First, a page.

The undersigned NGOs welcome the Tunisian government’s decision to withdraw its nomination of a controversial political appointment as director general of the country’s national news agency, Tunis Africa Press (TAP), and express their support to Tunisians’ right to independent public media, committed to ethical journalism. They strongly condemn, however, the 13 April police attack on the headquarters of TAP in Tunis, during which a number of its journalists and employees were assaulted while taking part in a peaceful sit-in.
TAP journalists had been protesting the prime minister’s nomination, which the government officially withdrew on 19 April, allegedly following the “resignation” of its nominee, Kamel Ben Younes. His nomination had prompted a wave of protests among journalists and civil society groups, including denunciation by 39 local NGOs on 8 April 2021.
TAP journalists and employees ended their sit-in following the withdrawal announcement after previously emphasizing in a 6 April press release, their “outright refusal to deal” with Ben Younes as director general, due to his involvement, prior to 2011, in “violations of freedom of expression and of the press, and of union activities, and for political propaganda, benefitting the Ben Ali regime, and his current allegiance to the Ennahdha Islamic party,” which has been in power over the past ten years.
The undersigned organisations consider the police raid on this public media outlet a dangerous precedent, unseen under previous autocratic rulers; and a crime that cannot be tolerated in countries that respect human rights, especially the right to freedom of expression and a free press. They demand that those who ordered the police incursion into the premises of TAP and the assault of its journalists and employees, be brought to justice.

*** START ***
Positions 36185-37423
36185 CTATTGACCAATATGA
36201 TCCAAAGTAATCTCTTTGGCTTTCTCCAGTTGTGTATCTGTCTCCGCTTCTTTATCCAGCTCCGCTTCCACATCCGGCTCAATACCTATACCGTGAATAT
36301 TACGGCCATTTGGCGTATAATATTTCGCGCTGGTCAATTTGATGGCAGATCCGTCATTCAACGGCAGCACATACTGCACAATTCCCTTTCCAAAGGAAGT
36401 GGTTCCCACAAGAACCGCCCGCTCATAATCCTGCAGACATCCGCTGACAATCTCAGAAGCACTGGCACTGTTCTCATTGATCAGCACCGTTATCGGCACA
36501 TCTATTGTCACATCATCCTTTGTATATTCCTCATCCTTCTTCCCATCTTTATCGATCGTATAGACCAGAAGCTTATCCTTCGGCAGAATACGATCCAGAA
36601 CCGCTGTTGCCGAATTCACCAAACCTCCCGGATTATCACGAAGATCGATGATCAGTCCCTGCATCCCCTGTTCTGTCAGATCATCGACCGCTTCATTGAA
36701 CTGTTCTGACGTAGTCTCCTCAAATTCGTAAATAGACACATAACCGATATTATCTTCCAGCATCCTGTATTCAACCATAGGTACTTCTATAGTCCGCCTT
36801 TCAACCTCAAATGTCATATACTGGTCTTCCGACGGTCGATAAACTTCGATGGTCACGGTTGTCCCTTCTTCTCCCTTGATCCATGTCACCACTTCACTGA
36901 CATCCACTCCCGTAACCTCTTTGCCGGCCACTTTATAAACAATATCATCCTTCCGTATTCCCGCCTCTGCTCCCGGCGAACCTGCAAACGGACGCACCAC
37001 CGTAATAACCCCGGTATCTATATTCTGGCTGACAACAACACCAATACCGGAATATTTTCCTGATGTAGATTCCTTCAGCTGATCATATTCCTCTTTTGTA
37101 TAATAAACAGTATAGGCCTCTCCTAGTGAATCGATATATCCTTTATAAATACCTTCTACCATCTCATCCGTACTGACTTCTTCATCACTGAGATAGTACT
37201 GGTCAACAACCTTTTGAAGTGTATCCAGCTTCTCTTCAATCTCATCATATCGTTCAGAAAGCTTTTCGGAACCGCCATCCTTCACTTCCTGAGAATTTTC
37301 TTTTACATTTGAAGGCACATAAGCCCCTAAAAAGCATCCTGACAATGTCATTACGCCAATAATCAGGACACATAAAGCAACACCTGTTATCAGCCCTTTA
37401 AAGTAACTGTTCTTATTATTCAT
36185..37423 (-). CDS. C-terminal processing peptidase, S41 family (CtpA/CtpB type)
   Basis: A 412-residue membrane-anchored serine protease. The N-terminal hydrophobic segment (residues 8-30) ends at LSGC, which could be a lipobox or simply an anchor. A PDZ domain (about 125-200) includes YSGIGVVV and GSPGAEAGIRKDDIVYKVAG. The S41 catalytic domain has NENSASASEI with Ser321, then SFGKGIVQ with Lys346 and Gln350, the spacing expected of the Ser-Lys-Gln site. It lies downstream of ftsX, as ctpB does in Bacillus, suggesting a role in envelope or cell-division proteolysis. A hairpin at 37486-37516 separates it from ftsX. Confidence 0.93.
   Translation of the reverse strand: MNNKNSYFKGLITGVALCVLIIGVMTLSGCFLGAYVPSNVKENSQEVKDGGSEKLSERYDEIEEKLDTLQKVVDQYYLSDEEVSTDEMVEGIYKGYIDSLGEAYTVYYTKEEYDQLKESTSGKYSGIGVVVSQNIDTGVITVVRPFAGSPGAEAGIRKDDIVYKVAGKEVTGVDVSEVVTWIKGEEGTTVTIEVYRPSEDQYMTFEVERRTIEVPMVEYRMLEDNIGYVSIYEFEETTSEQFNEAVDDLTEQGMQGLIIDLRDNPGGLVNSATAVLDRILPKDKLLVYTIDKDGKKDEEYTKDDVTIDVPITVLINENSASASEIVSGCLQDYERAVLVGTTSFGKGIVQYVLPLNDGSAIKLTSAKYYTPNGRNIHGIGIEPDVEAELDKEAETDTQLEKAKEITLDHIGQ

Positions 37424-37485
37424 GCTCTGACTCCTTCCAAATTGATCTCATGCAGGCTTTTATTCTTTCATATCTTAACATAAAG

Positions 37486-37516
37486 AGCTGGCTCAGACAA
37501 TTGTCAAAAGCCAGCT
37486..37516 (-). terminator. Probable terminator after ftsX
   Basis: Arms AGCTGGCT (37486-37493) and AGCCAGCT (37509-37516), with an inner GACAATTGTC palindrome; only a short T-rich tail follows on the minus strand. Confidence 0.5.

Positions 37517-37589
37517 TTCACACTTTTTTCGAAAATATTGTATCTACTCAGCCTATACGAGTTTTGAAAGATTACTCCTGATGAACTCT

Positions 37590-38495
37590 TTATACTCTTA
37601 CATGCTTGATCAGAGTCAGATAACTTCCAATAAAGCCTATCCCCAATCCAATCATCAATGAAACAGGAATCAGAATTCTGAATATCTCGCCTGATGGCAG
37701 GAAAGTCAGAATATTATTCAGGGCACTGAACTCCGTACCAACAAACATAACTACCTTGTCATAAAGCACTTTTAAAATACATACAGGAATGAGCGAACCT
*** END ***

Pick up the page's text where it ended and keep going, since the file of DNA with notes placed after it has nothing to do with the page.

Furthermore, the signatory organisations believe that Prime Minister Hichem Mechichi’s initial decision to appoint journalist Kamel Ben Younes as director general of TAP, succeeding journalist Mouna Mtibaa, who was known for her independence and commitment to ethical journalism, runs counter to recommendations and proposals presented since 2011 that call for public media reform. In addition, public media organisations in Tunisia continue to be governed by laws violating international standards for freedom of expression, dating back to the autocratic regime toppled in 2011.
On the other hand, the below organisations express their satisfaction at the government’s announcement made in parallel to its decision regarding the deputy director general of TAP to also withdraw its decision to appoint controversial journalist Hanan Ftouhi as director of Radioo Shems FM, owned prior to 2011 by one of former President Zine El Abidine Ben Ali’s daughters.
Regardless of these positive developments, the prime minister’s attempts to make appointments seen as favourable to political allies proves once again, a lack of political will to enhance the quality of pubic media and media expropriated from the family of the previous autocratic ruler, in cooperation with professional and civil society groups that have consistently defended the right to public media free from the grip of political power and financial pressure groups in support of Tunisia’s difficult walk towards democracy.
The undersigned NGOs warn the head of the government against the risk of taking arbitrary decisions, and call on him to stop rewarding political parties that back him by allowing them to exert their undue influence on public media and other State institutions.
We demand the elaboration, in a participatory manner, of objective criteria, based on competence, independence and transparency, in order to end political appointments, likely to turn public media into partisan and government media. Such practices violate the values of pluralism in democratic countries, as well as international standards for Freedom of Expression that the Tunisian government is obligated to uphold.